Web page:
They did it again and I was more prepared to capture the instant of launch. “Aerialists,” is the title of this image. The next flyer to launch was Kristen Ortega, here standing on the shoulders of her partner.
Kristen was launched in front of the review stand. “Grace,” is the image title. The three base members are the same.
Paolo Soleri passed away five years ago, April 9, 2013 at the age of 93. I was fortunate to attend a University of Arizona lecture by Dr. Soleri in the 1970’s. He was at the height of his accomplishments that afternoon and for an hour we vicariously shared his vision and philosophy. What most impressed me was Dr. Soleri’s openness and humanity. Solari’s vision was of an architecture of a dense occupation of humanity that has a minimal environmental impact, Arcology was the term he coined for this idea. I remembered that hour and Arcosanti, his desert village north of Phoenix since then.
Thirty years later my personal project of reconnecting to the University of Arizona brought me for the first time to Arcosanti. In that time, Dr. Soleri’s trained thousands of students and his desert village grew slowly. Arcosanti is now a vision that achieved a center while events which seemed to pass it by, actually are stones with the strength of Dr. Solari’s ideas and humanity.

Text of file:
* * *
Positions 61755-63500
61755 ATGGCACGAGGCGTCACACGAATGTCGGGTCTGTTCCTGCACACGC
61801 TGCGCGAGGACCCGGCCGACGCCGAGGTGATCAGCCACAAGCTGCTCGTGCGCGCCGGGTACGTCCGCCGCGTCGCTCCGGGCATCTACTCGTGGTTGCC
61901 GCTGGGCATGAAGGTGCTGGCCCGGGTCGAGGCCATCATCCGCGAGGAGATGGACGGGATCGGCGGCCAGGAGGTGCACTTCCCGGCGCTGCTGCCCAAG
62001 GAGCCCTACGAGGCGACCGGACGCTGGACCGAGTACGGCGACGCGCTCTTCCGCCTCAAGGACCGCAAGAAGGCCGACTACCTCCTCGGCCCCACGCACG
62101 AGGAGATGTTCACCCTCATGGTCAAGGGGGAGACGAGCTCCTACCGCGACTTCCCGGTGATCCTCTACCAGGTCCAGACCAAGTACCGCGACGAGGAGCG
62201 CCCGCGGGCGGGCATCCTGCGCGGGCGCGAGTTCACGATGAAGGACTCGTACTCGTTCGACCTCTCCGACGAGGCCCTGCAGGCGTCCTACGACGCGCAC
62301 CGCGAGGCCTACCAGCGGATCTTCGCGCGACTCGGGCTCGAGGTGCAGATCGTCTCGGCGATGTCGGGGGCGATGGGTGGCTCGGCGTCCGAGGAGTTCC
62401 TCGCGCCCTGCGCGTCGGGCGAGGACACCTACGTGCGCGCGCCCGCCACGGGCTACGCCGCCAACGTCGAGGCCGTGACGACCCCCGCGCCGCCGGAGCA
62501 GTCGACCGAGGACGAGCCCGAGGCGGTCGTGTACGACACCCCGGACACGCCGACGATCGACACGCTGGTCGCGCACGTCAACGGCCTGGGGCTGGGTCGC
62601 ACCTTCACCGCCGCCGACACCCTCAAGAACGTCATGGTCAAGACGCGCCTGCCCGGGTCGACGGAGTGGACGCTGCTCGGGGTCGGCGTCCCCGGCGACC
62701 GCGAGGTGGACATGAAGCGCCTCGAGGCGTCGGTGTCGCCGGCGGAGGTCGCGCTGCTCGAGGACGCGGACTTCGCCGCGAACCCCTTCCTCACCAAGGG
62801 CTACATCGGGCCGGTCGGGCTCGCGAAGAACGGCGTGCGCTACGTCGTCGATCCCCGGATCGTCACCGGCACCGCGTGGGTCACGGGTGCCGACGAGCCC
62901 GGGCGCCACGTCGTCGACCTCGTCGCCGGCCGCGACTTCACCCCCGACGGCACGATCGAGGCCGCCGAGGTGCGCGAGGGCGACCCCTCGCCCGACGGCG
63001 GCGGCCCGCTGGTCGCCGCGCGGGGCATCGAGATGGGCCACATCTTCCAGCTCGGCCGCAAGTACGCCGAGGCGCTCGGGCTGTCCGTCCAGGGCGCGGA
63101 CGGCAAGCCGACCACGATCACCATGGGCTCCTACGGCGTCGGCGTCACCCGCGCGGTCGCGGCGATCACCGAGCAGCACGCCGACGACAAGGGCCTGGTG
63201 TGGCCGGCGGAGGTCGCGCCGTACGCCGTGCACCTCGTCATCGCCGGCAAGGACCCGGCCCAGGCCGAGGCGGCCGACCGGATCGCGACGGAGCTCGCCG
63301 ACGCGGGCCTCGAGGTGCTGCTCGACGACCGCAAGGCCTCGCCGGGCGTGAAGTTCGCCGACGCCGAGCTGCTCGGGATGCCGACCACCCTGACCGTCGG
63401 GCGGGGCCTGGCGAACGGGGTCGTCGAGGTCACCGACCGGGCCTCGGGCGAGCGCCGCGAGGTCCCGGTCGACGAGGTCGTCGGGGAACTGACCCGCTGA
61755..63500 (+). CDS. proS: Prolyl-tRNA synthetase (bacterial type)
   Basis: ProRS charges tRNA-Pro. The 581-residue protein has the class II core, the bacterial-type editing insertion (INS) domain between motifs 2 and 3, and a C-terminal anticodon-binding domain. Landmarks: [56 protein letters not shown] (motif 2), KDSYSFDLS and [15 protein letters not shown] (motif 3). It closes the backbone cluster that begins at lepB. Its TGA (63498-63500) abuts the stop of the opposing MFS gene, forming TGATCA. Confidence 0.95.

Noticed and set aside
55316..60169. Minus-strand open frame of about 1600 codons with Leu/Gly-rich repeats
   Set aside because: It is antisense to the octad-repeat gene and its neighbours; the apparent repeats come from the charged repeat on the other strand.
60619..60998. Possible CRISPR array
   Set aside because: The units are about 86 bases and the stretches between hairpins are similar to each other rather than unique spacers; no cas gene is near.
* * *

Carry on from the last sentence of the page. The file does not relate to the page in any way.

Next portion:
Here is a sampling of architectural details from Arcosanti, a place that is real enough and quite charming. To find the site, head north on US Route 17 in Phoenix, travel about 67 miles to Cordes Lakes and take Arcosanti Road to the site.
Pam Checking Her Equipment prior to our visit the summer of 2008.
Click any photograph to visit my “Arizona” online gallery.
Entrance and a Tower of the Crafts III building
Ceramics Apse Sand Cast Panels I
Ceramics Apse Sand Cast Panels II
Ceramics Apse Sand Cast Panels III
Bell and Panel from the Colly Soleri Amphitheater
Bell Casting was and continues to be a major source of income.
View from the East Housing complex to the East Across Arcosanti
View to the South with Cypress Trees from a Portal of the Crafts III Building
Two Nature Abstracts, macros of Reavis Creek below the falls
The light of a early spring desert afternoon on a broad rock shelves along the creek.
I spent a day hiking in, two days hiking out and a day of canyoneering to the foot of Reavis Falls. The featured (i.e. “header”) photograph is a view of the inner canyon, the raw material for these abstracts.